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    Keep it coming John-- You are the MAN!! Here is a photo of my son. To this day, I'm not sure if he landed in the river, lake or desert. LOL!
    #RescuePJ's! #ThatOthersMayLive!

    upload_2017-6-21_19-28-9.png
     
  10. MichaelMc

    MichaelMc Working toward Cenotes ScubaBoard Supporter

    # of Dives: 100 - 199
    Location: Berkeley, CA
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    This is a PJ thread, yet I can vouch for the story of a navy jumper with a quick high p factor. It was a periodic static line round chute jump so everyone could stay current with quals. The jump master had concerns that some less active jumpers might be slow off the ramp, so admonished the jumpers to stay tight on the jumper in front of them.

    After leaving the ramp, tight behind a less current jumper who might have been slow off the ramp, our jumper found themselves standing in a depression knee to waist deep in the top of the lower jumper’s chute. Meaning the higher chute was being shadowed by the lower chute, thus causing the higher jumper to start falling faster. But as the higher jumper was standing on something, the higher chute might also just collapse. It was not the place to stay.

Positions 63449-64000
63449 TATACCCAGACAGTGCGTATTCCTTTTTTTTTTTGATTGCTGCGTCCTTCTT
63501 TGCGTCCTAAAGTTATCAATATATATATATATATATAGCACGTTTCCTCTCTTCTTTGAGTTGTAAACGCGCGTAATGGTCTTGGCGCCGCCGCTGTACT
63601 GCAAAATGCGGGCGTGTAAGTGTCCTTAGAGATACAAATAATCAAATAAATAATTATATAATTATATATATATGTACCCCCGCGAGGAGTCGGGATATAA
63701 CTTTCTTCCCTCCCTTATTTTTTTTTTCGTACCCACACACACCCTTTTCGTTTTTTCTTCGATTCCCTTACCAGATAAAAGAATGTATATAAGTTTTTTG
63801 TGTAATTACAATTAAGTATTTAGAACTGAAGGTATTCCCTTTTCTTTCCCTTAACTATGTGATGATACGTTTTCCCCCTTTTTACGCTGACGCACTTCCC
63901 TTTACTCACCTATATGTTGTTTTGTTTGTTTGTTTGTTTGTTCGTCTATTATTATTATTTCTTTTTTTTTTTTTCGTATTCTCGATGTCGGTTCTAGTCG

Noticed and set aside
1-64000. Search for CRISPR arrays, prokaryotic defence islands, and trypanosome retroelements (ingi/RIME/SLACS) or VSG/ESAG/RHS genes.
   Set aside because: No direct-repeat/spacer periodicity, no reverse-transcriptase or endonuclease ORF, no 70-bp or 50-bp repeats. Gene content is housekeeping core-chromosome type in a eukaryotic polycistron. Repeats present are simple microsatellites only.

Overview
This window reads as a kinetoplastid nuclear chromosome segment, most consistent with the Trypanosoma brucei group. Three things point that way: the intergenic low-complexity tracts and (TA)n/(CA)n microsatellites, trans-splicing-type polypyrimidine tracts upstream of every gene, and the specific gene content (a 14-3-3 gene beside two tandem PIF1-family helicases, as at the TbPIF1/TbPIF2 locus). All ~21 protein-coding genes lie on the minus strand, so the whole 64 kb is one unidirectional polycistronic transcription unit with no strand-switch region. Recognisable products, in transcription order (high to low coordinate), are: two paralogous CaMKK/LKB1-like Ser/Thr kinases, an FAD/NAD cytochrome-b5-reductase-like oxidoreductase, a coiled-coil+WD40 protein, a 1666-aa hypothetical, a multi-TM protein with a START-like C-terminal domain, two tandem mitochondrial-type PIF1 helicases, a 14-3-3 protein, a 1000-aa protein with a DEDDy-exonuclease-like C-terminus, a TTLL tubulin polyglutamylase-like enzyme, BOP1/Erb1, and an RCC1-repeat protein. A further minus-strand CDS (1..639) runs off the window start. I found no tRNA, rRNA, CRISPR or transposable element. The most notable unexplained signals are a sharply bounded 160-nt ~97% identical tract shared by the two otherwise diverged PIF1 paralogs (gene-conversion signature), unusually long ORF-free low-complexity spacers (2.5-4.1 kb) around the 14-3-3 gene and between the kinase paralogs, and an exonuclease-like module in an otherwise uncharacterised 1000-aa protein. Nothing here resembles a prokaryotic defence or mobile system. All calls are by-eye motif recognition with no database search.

Making a guess on where to go, the higher jumper turned their risers to steer to the side and twisted to also walk off the chute, away from the lower chute’s direction of travel, and the vent holes to the rear, taking maybe two to three seconds. After the higher jumper was clear and moving away, the lower jumper yelled that they were too close to be safe. Everyone landed safely. When the lower jumper then admonished the higher jumper about jump safety, it was explained to them what exactly had already been long over when they yelled.